__________________
Bill R.
Astronaut Candidate Trainee Assistant Third Class
RV-9 (Yes, it's a dragon tail)
Putting the "mental" in "Experimental"
O-360 w/ dual P-mags. I don't need no stink'n JATO bottles.
Build the plane you want, not the plane others want you to build!
SC86 - Easley, SC
www.repucci.com/bill/baf.html
Reply With Quote
  #8  
Old 10-17-2008, 12:44 PM
az_gila's Avatar
az_gila az_gila is online now
 
Join Date: Jan 2005
Location: 57AZ - NW Tucson area
Posts: 6,724
Post A lttle confusing....

Quote:
Originally Posted by DanH View Post
Maybe this will help:

<pic snipped>

A one-sided scarf (not shown, but same principle) would work in the case of a fairing skirt joint. A two-sided scarf is far more durable in the case of a flexed part. Adding plies to the outside only is just a patch. It will work long-term only if the part never sees any stress.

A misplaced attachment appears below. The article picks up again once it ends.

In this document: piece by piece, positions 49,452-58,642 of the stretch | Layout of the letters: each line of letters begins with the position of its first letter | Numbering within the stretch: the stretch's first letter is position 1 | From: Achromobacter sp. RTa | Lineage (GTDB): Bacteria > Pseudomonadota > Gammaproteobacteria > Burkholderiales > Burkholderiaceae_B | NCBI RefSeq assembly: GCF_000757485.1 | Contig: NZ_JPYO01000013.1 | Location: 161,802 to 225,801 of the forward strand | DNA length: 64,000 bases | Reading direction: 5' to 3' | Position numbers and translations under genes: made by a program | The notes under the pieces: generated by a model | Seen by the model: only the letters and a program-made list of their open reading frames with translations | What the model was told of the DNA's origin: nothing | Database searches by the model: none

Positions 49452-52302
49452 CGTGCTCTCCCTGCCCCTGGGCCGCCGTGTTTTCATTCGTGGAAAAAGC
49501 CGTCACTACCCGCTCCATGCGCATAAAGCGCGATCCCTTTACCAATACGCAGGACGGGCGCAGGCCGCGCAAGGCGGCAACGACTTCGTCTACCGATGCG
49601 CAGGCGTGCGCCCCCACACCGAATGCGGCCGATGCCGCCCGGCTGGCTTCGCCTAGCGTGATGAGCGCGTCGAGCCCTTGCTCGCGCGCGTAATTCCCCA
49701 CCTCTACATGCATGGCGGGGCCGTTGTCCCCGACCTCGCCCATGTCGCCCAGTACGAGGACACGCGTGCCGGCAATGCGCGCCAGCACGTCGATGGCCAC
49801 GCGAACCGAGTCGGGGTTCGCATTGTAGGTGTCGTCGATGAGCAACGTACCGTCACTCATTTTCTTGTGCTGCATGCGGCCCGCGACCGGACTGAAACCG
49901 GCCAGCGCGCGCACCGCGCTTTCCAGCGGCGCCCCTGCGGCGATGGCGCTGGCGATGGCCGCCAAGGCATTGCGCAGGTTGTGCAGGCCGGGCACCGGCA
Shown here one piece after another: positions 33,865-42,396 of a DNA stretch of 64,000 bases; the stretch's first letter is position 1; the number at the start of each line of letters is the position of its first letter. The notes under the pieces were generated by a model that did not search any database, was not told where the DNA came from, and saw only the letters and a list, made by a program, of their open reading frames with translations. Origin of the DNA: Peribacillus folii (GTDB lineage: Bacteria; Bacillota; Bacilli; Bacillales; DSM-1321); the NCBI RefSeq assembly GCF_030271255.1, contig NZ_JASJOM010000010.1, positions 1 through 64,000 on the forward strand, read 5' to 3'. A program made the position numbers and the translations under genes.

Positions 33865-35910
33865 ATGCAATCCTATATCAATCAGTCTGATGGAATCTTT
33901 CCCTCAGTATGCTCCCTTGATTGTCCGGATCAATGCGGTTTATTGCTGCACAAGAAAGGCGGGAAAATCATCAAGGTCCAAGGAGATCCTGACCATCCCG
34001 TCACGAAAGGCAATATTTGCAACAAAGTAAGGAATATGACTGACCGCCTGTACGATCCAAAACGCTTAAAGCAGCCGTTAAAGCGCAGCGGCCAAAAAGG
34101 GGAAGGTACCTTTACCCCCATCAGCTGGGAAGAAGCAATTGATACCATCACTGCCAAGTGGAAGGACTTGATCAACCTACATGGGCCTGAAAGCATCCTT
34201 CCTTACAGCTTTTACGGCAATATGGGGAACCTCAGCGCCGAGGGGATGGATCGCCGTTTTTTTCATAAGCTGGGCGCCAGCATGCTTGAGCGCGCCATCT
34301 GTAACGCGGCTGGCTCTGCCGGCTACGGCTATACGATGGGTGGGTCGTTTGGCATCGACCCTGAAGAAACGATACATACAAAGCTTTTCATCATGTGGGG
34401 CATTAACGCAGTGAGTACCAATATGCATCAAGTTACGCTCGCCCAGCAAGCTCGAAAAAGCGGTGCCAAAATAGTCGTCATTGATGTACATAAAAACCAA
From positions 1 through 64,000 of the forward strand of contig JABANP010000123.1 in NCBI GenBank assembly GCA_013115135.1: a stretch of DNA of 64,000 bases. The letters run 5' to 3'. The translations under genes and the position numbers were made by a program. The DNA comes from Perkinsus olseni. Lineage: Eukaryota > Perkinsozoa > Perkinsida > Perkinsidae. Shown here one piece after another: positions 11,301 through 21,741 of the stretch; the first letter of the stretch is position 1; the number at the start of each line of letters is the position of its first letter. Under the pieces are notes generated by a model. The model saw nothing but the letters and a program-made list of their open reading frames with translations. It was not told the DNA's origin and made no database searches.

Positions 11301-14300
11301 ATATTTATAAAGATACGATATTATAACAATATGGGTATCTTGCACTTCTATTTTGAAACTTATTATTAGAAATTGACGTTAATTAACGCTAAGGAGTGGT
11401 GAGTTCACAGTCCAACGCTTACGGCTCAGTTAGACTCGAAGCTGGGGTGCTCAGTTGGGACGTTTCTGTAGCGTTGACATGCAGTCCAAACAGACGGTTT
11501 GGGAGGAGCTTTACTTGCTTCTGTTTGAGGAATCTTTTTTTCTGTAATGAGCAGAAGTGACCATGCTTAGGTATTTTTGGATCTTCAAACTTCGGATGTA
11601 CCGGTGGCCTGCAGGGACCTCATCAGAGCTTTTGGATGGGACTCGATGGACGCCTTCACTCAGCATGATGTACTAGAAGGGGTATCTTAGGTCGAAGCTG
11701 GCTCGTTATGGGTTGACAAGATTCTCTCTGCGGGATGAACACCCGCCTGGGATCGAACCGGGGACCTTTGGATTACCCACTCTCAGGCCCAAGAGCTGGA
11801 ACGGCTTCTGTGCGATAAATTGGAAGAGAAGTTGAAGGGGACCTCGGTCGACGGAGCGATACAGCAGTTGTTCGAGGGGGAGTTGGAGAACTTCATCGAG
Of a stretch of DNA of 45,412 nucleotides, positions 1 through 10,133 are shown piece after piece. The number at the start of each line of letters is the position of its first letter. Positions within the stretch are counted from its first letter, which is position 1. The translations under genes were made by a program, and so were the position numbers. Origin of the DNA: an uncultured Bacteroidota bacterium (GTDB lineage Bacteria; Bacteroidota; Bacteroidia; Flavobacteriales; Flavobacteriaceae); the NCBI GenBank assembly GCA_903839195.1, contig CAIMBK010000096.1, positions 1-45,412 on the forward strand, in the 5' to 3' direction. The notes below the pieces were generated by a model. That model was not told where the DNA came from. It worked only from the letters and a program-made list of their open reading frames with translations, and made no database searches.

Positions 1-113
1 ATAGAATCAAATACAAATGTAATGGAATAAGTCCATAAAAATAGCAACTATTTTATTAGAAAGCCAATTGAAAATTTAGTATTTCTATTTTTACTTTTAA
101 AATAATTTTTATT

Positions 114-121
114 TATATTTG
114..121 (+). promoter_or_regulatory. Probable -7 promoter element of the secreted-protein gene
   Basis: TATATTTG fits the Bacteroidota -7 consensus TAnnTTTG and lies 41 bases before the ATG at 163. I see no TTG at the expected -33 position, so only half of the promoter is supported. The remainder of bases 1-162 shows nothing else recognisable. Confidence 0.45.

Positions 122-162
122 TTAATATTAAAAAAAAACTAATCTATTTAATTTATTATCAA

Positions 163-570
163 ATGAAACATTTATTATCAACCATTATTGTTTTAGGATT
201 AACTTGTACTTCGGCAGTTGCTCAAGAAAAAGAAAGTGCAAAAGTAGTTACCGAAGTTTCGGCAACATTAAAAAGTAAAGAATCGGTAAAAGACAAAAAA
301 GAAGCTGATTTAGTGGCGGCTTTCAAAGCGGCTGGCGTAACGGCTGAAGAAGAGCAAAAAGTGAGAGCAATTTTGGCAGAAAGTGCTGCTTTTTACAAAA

Whatever you choose, take it back to bare glass before you add anything.
...on the pictures.

Dan's pictures show repair techniques for a fibreglass composite structure with an internal core. Techniques are quite different, and the lower picture probably woud not be a factory approved repair on a German sailplane.

However a scarf joint is definitely the correct technique here.

My certified sailplane repair manual in front of me uses 30:1 as a correct scarf angle when a single layer of glass is involved - as is the case here.

This is probably just over an inch of scarf on each side of the crack and should be easy to do. Lay up the same number of layers as the original work, and add an extra layer. Make the first layer the size of the repair area after scarfing, and every subsequent layer a little smaller. This will aid the final sanding and finishing. Use Saran wrap or a peel ply so excess resin can be squegeed out.